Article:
Peter DeWitt -- Do you question your state education departments enough? Do you question them at all? When you receive a memo from the state, do you take the opportunity to read it and respond? Or do you instantly press delete?
It is our responsibility as educators to question what goes on around us.
Students who can’t pass end-of-instruction exams will no longer get an automatic exemption from the requirement if they are accepted to college.
The state Board of Education spent two days discussing how to tweak agency rules, including two of the biggest reforms in recent years: the A-F school evaluation system and mandatory end-of-instruction exams, also called EOIs.
The state Board of Education is attempting to fix the controversial, fraught-with-problems Achieving Classroom Excellence law. The ACE law denies a high school diploma to otherwise qualified graduating seniors who fail to pass four of seven end-of-instruction standardized tests.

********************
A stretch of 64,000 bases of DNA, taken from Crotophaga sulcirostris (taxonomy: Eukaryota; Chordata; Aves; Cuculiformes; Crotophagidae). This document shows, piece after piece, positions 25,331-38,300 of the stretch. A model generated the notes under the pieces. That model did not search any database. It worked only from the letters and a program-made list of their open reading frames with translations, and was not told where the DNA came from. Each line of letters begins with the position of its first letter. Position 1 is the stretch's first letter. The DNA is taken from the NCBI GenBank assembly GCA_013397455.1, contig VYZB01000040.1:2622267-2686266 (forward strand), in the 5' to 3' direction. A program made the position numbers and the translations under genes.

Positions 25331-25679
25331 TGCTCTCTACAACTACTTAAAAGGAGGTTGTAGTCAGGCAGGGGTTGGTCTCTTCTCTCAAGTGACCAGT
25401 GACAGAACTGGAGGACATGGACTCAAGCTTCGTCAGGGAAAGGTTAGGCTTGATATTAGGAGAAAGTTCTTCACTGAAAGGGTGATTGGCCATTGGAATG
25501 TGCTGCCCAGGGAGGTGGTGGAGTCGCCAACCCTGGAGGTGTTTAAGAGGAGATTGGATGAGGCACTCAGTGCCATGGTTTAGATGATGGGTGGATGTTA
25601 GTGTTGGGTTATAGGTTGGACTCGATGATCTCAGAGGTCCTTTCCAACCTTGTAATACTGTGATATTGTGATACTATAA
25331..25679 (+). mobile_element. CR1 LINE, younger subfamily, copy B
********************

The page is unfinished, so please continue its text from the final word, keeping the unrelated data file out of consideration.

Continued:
In addition to four-year selective universities, acceptance to accredited two-year community colleges should also be allowed to exempt Oklahoma high school students from graduation requirements under the Achieving Classroom Excellence law, state Board of Education member Joy Hofmeister said at a special board meeting Wednesday.
Oklahoma Superintendent Janet Barresi has asked all state school districts to review and re-evaluate their safety policies in light of concerns in the aftermath of last week's school massacre in Connecticut.
The Douglass High School senior class could be riddled with dropouts if students become too overwhelmed by the wreckage left by years of academic mismanagement, the state superintendent of schools said Monday night.
Editorial -- Tulsa Public Schools' Oklahoma Core Curriculum Test results for 2011-12 dipped to the lowest in years. Among the more troubling results: Only 42 percent of fourth graders scored satisfactorily in reading; only 48 percent of third graders and 46 percent of eighth graders scored satisfactorily in math.